The Shakespeare Conference: SHK 8.1200.  Tuesday, 25 November 1997.

From:           Kay L. Campbell <This email address is being protected from spambots. You need JavaScript enabled to view it.>
Date:           Mondayy, 24 Nov 1997 11:59:44 -0600 (CST)
Subject:        Nashville _Ham_

The Mockingbird Public Theatre of Nashville, just closed a two-weekend
run of _Hamlet_ that I wish ya'll could have seen.

Mounted in the basement theatre-in-the-round auditorium of Nashville's
Performing Arts Center, the production put Hamlet onto a stark black set
of angles, steps, and corners, a dangerous place, with some vague white
patterns dusted onto the tipped and angled levels (like the patterns of
a sidewalk, sort of, but interrupted).  Projecting in the center of the
stage was the tipped-back corner that eventually was draped for
Gertrude's bed (from which the Ghost arose in all his metallic glory),
and the same spot became Ophelia's grave.  Above that corner suspended
about 25' above the stage was a frame from which hung strips of white
gauze, which could be moved by stage hands below stage to suggest wind,
or draped back to reveal the loft that was Ophelia's room.  Time
references were deliberately blurred: Gertrude (played with a troubled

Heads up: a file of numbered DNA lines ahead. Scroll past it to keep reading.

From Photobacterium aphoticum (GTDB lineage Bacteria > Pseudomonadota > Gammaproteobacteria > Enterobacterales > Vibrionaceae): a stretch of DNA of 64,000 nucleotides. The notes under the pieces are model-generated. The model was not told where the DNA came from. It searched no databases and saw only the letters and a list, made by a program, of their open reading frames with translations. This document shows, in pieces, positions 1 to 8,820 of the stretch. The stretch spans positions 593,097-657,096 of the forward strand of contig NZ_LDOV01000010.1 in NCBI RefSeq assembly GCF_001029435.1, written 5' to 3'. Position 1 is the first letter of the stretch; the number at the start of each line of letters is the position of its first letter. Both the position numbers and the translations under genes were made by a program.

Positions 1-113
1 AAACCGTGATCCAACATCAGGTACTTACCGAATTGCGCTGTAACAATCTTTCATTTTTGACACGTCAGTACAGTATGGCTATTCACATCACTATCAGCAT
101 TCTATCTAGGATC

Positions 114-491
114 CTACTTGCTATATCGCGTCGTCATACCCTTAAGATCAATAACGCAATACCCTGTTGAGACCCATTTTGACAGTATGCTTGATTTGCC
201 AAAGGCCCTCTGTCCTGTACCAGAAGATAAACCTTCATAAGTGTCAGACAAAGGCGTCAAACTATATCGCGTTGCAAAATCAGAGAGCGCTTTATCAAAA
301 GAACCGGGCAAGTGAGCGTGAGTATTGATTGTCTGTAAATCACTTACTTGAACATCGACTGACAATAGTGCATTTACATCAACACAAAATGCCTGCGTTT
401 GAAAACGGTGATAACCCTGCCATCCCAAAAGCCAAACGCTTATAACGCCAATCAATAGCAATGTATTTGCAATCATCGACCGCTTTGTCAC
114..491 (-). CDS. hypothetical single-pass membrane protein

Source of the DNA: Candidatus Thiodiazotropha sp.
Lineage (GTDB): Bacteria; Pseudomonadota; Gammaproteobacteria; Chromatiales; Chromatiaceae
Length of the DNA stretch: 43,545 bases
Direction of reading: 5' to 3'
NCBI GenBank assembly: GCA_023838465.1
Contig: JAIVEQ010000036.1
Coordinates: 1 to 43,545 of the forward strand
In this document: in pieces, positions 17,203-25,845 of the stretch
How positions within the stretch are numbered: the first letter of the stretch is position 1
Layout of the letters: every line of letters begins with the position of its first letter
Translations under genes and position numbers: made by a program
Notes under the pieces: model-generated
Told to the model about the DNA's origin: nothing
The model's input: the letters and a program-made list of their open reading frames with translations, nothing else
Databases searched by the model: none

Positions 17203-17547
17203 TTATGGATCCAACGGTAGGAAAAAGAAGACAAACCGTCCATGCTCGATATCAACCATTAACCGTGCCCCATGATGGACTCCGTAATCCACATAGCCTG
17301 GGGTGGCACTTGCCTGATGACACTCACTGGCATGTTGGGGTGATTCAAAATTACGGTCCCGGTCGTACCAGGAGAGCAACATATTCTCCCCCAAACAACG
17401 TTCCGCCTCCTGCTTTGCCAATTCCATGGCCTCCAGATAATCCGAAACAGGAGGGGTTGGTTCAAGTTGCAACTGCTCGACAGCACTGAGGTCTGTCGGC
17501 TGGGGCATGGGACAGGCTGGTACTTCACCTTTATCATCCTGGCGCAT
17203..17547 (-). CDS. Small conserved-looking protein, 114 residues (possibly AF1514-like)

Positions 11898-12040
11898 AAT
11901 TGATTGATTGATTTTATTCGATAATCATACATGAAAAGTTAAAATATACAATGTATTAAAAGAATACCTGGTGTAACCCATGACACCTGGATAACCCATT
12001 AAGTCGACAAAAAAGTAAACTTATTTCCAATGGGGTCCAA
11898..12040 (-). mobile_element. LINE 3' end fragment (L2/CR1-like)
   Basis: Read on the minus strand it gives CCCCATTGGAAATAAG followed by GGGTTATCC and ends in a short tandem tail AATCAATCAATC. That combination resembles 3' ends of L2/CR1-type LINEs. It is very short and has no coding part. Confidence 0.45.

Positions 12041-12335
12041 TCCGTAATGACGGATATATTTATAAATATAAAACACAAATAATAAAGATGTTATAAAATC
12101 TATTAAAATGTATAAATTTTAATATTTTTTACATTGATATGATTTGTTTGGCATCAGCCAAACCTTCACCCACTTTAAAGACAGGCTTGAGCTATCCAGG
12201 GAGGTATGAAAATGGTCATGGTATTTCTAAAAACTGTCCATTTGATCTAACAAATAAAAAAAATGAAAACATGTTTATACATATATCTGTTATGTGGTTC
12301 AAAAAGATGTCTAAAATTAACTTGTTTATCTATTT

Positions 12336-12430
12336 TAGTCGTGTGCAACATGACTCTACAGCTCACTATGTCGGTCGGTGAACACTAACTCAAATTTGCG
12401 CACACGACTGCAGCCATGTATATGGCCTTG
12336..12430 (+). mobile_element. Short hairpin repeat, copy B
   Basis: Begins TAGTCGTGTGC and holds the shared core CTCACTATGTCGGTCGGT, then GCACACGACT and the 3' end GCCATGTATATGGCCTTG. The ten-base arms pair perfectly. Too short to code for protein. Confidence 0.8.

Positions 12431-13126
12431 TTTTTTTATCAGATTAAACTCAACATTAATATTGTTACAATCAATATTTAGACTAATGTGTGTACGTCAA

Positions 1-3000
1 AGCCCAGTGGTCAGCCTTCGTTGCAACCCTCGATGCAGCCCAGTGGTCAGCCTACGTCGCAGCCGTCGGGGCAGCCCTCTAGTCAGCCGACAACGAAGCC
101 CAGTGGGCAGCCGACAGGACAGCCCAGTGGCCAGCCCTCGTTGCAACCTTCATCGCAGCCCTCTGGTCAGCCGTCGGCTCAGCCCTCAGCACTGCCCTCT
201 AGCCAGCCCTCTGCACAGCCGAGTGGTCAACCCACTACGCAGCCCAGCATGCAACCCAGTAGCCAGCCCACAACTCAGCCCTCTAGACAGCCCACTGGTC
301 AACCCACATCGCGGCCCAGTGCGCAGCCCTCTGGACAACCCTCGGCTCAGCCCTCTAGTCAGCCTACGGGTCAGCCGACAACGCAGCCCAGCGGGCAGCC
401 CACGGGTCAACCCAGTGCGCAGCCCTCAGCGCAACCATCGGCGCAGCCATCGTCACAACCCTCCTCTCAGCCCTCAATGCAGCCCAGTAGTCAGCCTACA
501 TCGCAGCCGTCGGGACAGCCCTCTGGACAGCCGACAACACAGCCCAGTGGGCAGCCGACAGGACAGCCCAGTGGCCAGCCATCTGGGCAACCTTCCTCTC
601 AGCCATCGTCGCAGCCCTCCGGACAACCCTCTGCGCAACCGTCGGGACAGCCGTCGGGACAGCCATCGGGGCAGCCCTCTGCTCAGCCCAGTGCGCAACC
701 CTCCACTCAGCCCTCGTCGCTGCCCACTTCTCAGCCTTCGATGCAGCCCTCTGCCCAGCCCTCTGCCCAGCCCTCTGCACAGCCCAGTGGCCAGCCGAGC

brittleness by rail-thin Lisa Norman) wore slick and sexy first-lady
sorts of suits; Claudius and Polonius both wore vaguely Nehru-ish suits
(Mikael Byrd and Samuel T. Whited III), an interesting costuming
parallel that emphasized Claudius's failure to completely pull off the
king bit; while Hamlet (David Alford-also co-director) and Ophelia (Erin
Whited-I don't know if she is Polonius's daughter in real life, but the
apparent age difference and resemblance between them would have made
that possible) both wore 1990s 20-something clothes:  Hamlet in
all-black, his shirt made of black gauze, and combat boots, Ophelia in
gauzy sleeveless shifts.  The ghost was splendid in silver lame'
space-suit sort of thing with cape and white-plumed helmet.

From black, the play opened in complete silence with a pin light on
Horatio (Byron Brooks, a black man who towered head-and-shoulders above
the pale white Hamlet) who began the speech with his "What is it you
would see?" speech (with some editing) from 5.2. Back to black, then the
air was split with grinding music and slashes of laser lights.
Unfortunately (?), I don't know contemporary music very well, but my 8th
grader tells me it included music of Smashing Pumpkins, Pearl Jam,
Nine-inch Nails and other stuff.

This ended (with the gauze compartment gradually coming light and silent
figures standing stiffly behind the gauze, their shadows thrown up onto
the hangings) with the quiet patter of the sycophants applauding
Claudius's 1.2 speech, Hamlet sitting off by himself close to us on a
projection of the stage (1.1 was cut).

The play continued, with some nice attention to detail (though a rather
silly bit, I thought, during the Ghost-and-Hamlet scene where the ghost
put his hand on Hamlet's head with sizzling sounds coming over the PA
with his Darth-Vaderish voice-over).

But I moved from deep interest to tears as Act III opened, and after the
requisitely timorous Ophelia had been positioned and instructed by the
Claudius and Polonius (Gertrude cut from this part), Hamlet strolled on,